Dianne Williamson: Brother of convicted pedophile seeks restored pension for ex-priest
Telegram & Gazette
October 11, 2015
|In a 2003 photo, the former Rev. Robert E. Kelley reacts in Worcester Superior Court this morning prior to his sentencing of five to seven years at MCI Cedar Junction in Walpole on charges that he raped two young girls.|
Photo by Betty Jenewin
Growing up, Stephen Kelley idolized his big brother Bobby.
The youngest of nine kids raised in the Burncoat neighborhood, Stephen loved spending time with the sibling 19 years his senior. Bobby took him to the beach and out for ice cream. He bought him his first bike; when it was stolen, Bobby promptly bought him another. Outgoing and smart, Bobby was always there to listen.
"He was just a really good guy," said Stephen, 56, of Holden. "He was my hero. I admired him so much."
In 1968, Bobby Kelley became the Rev. Robert E. Kelley and would be assigned to churches in Southbridge, Leominster and Gardner. His large Irish-Catholic clan was thrilled to have a priest in the family and parishioners adored him.
Until they learned the unthinkable: The charismatic, popular Robert E. Kelley was an insatiable pedophile.
In 1990, the priest called "the Pied Piper" by a former parishioner pleaded guilty to six counts of rape of a child and served seven years in state prison. Then, again in 2003, Kelley pleaded guilty to raping two young girls and was sentenced to five to seven years. In a deposition he gave during a civil suit, he admitted that he sexually molested "50 to 100" girls while he was an associate pastor from 1976 to 1983 at St. Cecilia's Church in Leominster.
Today, Robert Kelley is 75. In June, he was defrocked by the Vatican. Stephen Kelley said his brother is broke, broken and living in a Boston homeless shelter.
And while some may consider his fate divine retribution, Stephen said he's angry that the Worcester diocese revoked his brother's retirement benefits and left the elderly man adrift, with barely enough money to feed himself.
"I know what he did was wrong and he should have been convicted," Stephen said. "What he did makes me want to throw up. But I thought the Catholic Church was supposed to be compassionate and forgiving. They're supposed to help the poor and the homeless. They're not supposed to make someone homeless."
When told that few would sympathize with a man who preyed on children, Stephen said he understood. He also said his brother doesn't know that he's speaking to the media and would have no interest in doing so.
"But this is a guy who worked for years and years for the church," Stephen said. "He served 14 years in prison, which is what our society dictates. He paid the price. He bore his cross. Should the church keep on punishing him? It's just wrong to treat anyone that way."
John Mackey of Tewskbury also knew Robert Kelley. In the early 1980s, when Mackey's daughter was 7, the priest forced her to perform a sex act on him and raped her repeatedly. After Kelley's sentencing in 2003, Mackey told the media that he hated him and despised the Worcester diocese for its "lack of compassion, sensitivity, loyalty, honesty, concern and their total indifference to victims."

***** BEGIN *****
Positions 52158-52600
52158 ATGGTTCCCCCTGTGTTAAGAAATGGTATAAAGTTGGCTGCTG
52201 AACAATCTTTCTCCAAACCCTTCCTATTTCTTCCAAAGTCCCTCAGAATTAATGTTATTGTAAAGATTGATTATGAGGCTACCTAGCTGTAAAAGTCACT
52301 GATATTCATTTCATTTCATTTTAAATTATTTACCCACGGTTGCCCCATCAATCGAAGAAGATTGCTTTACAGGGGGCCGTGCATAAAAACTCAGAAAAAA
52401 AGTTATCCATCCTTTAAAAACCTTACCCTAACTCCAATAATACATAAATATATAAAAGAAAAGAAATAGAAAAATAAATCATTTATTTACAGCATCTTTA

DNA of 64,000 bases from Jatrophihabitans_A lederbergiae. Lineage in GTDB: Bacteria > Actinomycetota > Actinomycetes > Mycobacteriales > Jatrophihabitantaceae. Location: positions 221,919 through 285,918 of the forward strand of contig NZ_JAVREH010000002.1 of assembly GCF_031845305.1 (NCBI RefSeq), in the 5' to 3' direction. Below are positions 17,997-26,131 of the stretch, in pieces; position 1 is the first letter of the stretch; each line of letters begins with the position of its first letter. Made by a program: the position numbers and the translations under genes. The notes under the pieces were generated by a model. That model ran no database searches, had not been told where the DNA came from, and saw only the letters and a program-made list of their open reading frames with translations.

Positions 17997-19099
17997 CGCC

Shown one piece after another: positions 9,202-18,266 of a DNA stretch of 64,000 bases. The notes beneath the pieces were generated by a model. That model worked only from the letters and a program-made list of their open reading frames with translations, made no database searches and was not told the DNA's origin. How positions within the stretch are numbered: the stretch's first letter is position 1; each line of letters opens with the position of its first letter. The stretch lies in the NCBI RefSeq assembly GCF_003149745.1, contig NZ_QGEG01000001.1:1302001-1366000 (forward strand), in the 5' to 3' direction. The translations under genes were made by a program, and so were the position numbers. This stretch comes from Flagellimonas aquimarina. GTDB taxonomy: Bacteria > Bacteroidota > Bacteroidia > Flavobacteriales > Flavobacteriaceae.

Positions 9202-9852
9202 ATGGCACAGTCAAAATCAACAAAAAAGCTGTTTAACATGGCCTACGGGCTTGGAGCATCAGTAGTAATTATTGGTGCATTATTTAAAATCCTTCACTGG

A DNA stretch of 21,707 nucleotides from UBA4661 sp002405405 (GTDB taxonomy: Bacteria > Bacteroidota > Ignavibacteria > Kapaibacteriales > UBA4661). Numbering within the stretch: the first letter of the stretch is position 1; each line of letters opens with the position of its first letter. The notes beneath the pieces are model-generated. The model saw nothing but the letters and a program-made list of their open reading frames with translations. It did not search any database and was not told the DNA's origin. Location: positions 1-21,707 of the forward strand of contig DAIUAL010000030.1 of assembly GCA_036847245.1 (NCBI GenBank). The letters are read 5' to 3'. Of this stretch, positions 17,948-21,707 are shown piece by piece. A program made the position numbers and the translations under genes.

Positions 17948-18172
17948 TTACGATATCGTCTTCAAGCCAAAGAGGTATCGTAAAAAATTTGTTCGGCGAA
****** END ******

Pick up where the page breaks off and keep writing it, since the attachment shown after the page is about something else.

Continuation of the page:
Last week, Mackey said he was unaware that Kelley was defrocked but that it should have happened years ago. When told that Kelley is broke and homeless, however, Mackey was silent for several seconds.
"I guess I wish he kept his pension," Mackey finally said. "I don't want to see the guy in a homeless shelter. I don't forgive him for what he did to my daughter ... I was pretty bitter back then but I've come to terms with it. I don't have any respect for him, but I don't want to see him homeless and I'm sorry to hear that he is."
Stephen Kelley said his brother had been receiving $1,000 a month from the Worcester diocese until he was defrocked, or laicized, this past spring. On Friday, a diocesan spokesman confirmed that the former priest's retirement benefits ended then, but said Robert Kelley never responded to letters notifying him that he would be laicized. He said the diocese last heard from Kelley about five years ago, when he was released from prison the second time and needed money.
"We've never heard one word from him since," said spokesman Raymond Delisle. "If he's destitute, he should contact us. If he has absolutely nothing, we have a canonical obligation to help him somehow."
Kelley briefly operated a flower shop in Cambridge but is now unemployed and unable to find work, his brother said. He said he receives about $680 a month in Social Security benefits, a quarter of which is sent to the Worcester County Probation Department.
Asked why Stephen or any of his siblings don't take their brother in, he said they fear the responsibility of harboring a pedophile. He said he speaks to his brother on the phone but hasn't seen him since 2013, at their sister's wake. Before her death, Robert spent hours by her side during her cancer treatments at Dana-Farber.
Like many who loved Robert Kelley, Stephen expressed deep ambivalence about his feelings. He said he once hated him, that he put their family through hell and never apologized. He said the former priest never once spoke of his crimes to his parents or siblings. Had Stephen known about them, he said he would have called the police himself.
Yet, Stephen still loves the Bobby he knew, the Bobby who was caring and likable and kind. And while the children abused by the former priest are the true victims, the collateral damage caused by pedophilia is clear through the tears that one brother sheds for another as he heeds the oft-cited dictate of the Catholic Church: Hate the sin, love the sinner.
"How do you separate the pedophile from the man you've loved your whole life?" he asked, choking back sobs. "He's the same man. I hate what he's done, but how can I hate my own brother? It's just cruel and unfair that he's ended up like this."